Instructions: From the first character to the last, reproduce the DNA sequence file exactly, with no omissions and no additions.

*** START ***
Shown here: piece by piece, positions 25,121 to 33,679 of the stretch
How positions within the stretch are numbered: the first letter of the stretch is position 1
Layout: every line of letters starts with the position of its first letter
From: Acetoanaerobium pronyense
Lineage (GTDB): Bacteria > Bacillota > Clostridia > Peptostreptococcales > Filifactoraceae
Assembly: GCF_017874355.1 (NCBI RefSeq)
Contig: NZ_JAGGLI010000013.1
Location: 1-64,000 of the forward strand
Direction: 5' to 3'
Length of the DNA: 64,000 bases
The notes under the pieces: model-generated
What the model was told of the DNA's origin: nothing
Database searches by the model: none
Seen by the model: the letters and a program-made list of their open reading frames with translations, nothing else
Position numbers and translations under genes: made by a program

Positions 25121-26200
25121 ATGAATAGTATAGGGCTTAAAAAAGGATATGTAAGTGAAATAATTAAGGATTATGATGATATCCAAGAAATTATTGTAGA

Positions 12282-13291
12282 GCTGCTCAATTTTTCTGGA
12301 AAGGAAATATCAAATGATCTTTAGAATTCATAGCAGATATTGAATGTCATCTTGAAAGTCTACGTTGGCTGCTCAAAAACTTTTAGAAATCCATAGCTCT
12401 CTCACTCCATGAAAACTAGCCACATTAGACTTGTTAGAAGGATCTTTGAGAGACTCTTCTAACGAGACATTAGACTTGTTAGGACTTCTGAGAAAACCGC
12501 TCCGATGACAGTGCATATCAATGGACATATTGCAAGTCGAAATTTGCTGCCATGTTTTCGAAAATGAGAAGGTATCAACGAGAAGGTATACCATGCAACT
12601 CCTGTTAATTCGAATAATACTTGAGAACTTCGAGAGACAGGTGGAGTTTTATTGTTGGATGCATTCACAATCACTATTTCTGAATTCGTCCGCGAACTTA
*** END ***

Shown here: piece by piece, positions 25,121 to 33,679 of the stretch
How positions within the stretch are numbered: the first letter of the stretch is position 1
Layout: every line of letters starts with the position of its first letter
From: Acetoanaerobium pronyense
Lineage (GTDB): Bacteria > Bacillota > Clostridia > Peptostreptococcales > Filifactoraceae
Assembly: GCF_017874355.1 (NCBI RefSeq)
Contig: NZ_JAGGLI010000013.1
Location: 1-64,000 of the forward strand
Direction: 5' to 3'
Length of the DNA: 64,000 bases
The notes under the pieces: model-generated
What the model was told of the DNA's origin: nothing
Database searches by the model: none
Seen by the model: the letters and a program-made list of their open reading frames with translations, nothing else
Position numbers and translations under genes: made by a program

Positions 25121-26200
25121 ATGAATAGTATAGGGCTTAAAAAAGGATATGTAAGTGAAATAATTAAGGATTATGATGATATCCAAGAAATTATTGTAGA

Positions 12282-13291
12282 GCTGCTCAATTTTTCTGGA
12301 AAGGAAATATCAAATGATCTTTAGAATTCATAGCAGATATTGAATGTCATCTTGAAAGTCTACGTTGGCTGCTCAAAAACTTTTAGAAATCCATAGCTCT
12401 CTCACTCCATGAAAACTAGCCACATTAGACTTGTTAGAAGGATCTTTGAGAGACTCTTCTAACGAGACATTAGACTTGTTAGGACTTCTGAGAAAACCGC
12501 TCCGATGACAGTGCATATCAATGGACATATTGCAAGTCGAAATTTGCTGCCATGTTTTCGAAAATGAGAAGGTATCAACGAGAAGGTATACCATGCAACT
12601 CCTGTTAATTCGAATAATACTTGAGAACTTCGAGAGACAGGTGGAGTTTTATTGTTGGATGCATTCACAATCACTATTTCTGAATTCGTCCGCGAACTTA